Annual losses of $250,000 prompted a meeting with a consultant, who offered options that include selling properties, investing in their improvement, or a combination of the two.
The Casper (Wyo.) City Council is entertaining the option of consolidating golf course operations in light of annual losses of $250,000 a year, the Casper Journal reported.
Consultant Jim Keegan of Golf Convergence recommended the city sell part of the Casper Municipal Golf Course’s land and use the funds to transform the Three Crowns Golf Club in Casper—a Robert Trent Jones, Jr.-designed championship course located on a remediated Amoco Oil refinery along the North Platte River—to public use with the addition of a short nine-hole course, the Journal reported. The Three Crowns operation is currently overseen by the Amoco Reuse Joint Powers Board, formed by the Natrona County Commissioners and the Casper City Council in 1998.
“We were charged just with the feasibility to sell the eight acres, and the answer was ‘yes,’ we concluded,” Keegan told the council. “But in looking for how do we get you profitable—which was sort of beyond the scope of one we always delve into—it led to discussions on the course’s closure. There’s many conversations to be had to say ‘Where’s the land, is it available, how can it work?’ But all we did is raise the question, and created a path for you to follow to find the answers.”
Keegan presented four options for the Municipal Course:
- Close and/or sell the whole golf course, at a market price of $5 to $8 million
- Sell eight acres and invest in improving the course
- Sell the eight acres and switch to Three Crowns
- Invest in the current course
Keegan added that his perspective was that of a private owner and that a local government might have a different approach, such as an interest in providing recreational opportunities for its citizens, the Journal reported.
“Your position is probably no subsidy, certainly not a quarter of a million a year ad infinitum to put into a budget. That would be my guess, if you’re like most councils I know around the country,” Keegan said. “Course management and staff are saying we need the resources to be able to provide a good experience to our patrons, we need capital, we need to pay salaries to hire the best labor [and] bring in the concessionaires.”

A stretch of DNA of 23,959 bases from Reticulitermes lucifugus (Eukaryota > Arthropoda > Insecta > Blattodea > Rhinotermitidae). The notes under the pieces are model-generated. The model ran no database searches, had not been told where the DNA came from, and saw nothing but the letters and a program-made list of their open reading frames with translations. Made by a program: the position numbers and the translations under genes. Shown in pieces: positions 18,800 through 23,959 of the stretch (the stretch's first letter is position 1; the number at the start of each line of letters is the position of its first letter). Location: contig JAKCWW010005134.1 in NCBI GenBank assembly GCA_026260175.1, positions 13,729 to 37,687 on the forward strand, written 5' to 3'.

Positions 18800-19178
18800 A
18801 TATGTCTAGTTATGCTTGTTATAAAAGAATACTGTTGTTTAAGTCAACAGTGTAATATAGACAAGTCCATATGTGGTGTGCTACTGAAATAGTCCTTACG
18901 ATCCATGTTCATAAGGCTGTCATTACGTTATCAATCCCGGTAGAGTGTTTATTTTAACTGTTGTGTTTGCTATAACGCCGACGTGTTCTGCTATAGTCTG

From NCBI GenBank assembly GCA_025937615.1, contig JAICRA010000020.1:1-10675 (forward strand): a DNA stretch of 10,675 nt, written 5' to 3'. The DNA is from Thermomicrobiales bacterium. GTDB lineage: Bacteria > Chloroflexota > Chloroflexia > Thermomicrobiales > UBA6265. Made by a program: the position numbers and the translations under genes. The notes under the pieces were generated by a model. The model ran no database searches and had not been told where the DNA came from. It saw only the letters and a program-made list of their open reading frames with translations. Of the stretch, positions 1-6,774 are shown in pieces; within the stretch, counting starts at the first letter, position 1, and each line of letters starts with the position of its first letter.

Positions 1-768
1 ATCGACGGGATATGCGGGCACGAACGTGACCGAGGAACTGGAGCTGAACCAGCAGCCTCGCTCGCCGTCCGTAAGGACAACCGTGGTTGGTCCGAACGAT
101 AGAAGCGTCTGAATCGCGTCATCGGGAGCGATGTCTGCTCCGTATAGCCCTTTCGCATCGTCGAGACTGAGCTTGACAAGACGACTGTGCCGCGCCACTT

The Municipal Course is in need of a new sprinkler system and maintenance building, which would cost approximately $2.4 million. Additionally, the clubhouse needs upgrading and the driving range needs to provide improved protection against the risk of someone getting hit with a golf ball, the Journal reported.
The sale of the eight acres would yield $1.7 million, which Keegan noted would leave a shortfall of $600,000 after adding the sprinkler system and maintenance building. The council took Keegan’s financial projections under advisement, and recognized that the role of government is to provide recreation to its citizens, the Journal reported.
“If you said let’s close the golf course, the last round is likely not to be played until five years from now,” Keegan explained. “There would be a transition of selling the eight acres, taking the proceeds and starting to invest in Three Crowns and building an alternative facility—making it kinder and gentler while keeping the 18-hole [municipal] operation and running it as efficiently as possible, knowing you’re going to lose $100,000 to $150,000 a year.
“But at least [this approach would] provide a service to people in a transition, until you can create a product and experience at the right price point at Three Crowns,” Keegan said.
Keegan also presented results of research that provided a profile of the average golfer in the Casper area: 37.9 years old; average household income of $101,425; 5.2 courses played per year; willing to drive 21 miles to play a championship course, and a average score of 86. He listed the typical golfer’s criteria for deciding where to play as “conditions, surface and price.”